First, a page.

Are your business or nonprofit organization employees or co-workers openly communicating? If not, it has a big problem.
How can they ‘live the brand’ internally and externally if they’re afraid to rock the boat or feel that their feedback is pointless? They can’t.
According to a recent Harvard Business Review article by James R. Detert and Ethan R. Burris, leaders use a variety of tools to get people to speak up. They focus on improving communication up and down the hierarchy.
But, these usually fail for two reasons:
- a fear of consequences (embarrassment, isolation, low performance ratings, lost promotions, and even firing)
- a sense of futility (the belief that saying something won’t make a difference, so why bother?)
Have you given any thought to your business’ or nonprofit’s standard font styles? You know, the ones you’re supposed to use consistently in your marketing communications?
I actually blogged about this in January 2014, “Why Typography is Important in Marketing,” and in March 2011, “Use Simple Fonts for Better Marketing Results.” What’s interesting is that not much has changed.
What prompted me to revisit this topic was an email I received from a marketing colleague yesterday:
Change is not an event, rather it’s a process.
In my experience, it starts with leaders understanding that change is necessary — and then creating a leadership team to assist with developing the implementation plan and managing adoption.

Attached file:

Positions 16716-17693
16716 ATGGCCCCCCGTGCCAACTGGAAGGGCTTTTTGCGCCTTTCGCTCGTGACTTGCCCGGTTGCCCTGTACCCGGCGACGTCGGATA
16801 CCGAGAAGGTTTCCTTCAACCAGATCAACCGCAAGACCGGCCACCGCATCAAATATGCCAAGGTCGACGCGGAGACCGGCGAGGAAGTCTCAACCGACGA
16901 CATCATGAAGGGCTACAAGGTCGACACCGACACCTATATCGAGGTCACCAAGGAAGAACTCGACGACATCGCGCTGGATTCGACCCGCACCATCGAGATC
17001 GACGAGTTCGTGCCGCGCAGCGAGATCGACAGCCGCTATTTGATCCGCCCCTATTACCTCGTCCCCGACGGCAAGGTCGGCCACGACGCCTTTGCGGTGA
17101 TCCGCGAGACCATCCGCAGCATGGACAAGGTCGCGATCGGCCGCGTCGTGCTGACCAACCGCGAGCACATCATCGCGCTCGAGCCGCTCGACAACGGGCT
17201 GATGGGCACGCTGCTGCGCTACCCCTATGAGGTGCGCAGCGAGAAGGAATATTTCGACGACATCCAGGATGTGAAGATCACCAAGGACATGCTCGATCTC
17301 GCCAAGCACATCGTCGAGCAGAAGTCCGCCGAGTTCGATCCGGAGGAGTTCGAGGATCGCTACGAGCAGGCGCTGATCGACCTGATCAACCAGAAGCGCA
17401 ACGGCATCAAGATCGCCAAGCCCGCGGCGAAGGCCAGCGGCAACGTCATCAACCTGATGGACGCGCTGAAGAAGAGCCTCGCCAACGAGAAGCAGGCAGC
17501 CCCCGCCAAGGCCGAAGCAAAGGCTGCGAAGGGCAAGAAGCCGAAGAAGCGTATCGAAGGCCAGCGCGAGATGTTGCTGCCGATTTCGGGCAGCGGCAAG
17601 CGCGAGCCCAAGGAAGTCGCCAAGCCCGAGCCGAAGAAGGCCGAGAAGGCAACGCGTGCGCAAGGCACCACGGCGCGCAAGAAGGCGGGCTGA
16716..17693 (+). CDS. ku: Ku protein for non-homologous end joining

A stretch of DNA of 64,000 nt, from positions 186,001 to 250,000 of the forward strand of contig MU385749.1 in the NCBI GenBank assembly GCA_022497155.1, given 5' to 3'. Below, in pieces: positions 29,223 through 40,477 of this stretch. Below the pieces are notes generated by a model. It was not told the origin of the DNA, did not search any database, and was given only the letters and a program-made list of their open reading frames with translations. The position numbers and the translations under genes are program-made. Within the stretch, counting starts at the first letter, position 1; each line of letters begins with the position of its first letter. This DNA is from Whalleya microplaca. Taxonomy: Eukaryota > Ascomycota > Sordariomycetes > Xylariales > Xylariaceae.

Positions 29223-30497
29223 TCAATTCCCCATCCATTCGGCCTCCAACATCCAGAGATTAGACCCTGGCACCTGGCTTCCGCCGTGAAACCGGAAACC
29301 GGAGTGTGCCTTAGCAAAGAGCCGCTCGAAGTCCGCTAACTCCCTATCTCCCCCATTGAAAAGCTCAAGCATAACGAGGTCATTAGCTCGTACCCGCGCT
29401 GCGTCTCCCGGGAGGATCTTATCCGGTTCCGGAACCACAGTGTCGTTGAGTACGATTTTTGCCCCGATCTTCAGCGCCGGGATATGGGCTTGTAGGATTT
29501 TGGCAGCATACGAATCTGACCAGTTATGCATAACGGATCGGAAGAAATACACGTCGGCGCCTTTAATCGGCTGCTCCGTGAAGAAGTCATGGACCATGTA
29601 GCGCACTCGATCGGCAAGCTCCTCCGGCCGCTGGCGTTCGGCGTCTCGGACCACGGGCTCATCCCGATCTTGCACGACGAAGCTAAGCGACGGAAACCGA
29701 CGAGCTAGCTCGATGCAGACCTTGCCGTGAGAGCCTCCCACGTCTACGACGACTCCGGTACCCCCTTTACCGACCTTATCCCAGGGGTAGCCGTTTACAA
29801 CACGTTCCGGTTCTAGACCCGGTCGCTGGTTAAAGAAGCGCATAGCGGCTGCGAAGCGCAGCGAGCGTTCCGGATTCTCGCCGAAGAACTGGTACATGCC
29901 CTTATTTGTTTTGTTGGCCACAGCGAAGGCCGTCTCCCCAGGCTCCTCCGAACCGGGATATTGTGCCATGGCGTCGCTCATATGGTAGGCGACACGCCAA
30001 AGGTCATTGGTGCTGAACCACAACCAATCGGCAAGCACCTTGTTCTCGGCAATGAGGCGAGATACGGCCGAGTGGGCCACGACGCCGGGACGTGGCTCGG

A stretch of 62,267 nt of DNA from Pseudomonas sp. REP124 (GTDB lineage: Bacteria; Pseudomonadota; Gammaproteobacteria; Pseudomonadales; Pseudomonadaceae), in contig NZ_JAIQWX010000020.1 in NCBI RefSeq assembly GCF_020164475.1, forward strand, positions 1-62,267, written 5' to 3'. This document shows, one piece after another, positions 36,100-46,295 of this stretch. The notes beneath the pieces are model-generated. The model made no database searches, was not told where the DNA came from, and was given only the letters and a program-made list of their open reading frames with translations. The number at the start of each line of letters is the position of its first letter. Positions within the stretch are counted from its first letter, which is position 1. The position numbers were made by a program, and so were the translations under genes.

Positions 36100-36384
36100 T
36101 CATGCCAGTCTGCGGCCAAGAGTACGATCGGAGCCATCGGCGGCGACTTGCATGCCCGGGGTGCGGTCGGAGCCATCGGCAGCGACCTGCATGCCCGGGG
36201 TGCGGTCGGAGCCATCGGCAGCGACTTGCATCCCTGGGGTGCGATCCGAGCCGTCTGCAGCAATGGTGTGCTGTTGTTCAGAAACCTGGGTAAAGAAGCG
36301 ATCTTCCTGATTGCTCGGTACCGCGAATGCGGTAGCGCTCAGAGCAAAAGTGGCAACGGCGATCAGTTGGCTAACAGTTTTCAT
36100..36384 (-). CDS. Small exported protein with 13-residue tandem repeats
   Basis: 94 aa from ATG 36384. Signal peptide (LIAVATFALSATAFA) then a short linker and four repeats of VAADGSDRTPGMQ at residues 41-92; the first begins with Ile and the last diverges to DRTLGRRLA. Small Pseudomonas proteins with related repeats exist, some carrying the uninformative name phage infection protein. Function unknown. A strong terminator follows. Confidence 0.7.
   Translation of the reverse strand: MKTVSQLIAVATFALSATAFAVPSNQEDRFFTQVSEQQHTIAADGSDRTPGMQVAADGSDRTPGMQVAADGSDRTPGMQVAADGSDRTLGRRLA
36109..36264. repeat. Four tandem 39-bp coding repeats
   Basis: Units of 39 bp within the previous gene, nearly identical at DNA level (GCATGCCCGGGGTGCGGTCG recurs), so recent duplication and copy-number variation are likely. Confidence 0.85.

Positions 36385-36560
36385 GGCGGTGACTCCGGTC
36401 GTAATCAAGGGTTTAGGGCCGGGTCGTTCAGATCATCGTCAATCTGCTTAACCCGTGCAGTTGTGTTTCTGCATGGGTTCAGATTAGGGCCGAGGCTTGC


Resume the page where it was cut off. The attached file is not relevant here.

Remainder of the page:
What did you notice immediately? Continue reading
A new study by the University of Chicago Booth School of Business shows that using our voices can make a big difference in winning a new job. And neuromarketing guru, Roger Dooley, says we can use the voice effect to our advantage for other purposes, too.
“It’s reasonable to assume that the same thing would happen in other situations involving first-time contacts. Initial sales contacts, for example, have a lot in common with job interviews.”
Really? Now you tell us!
According to the study, “A résumé highlighting stellar professional credentials and experience could pique the interest of a prospective employer, but it’s your voice that may actually help you land the job.”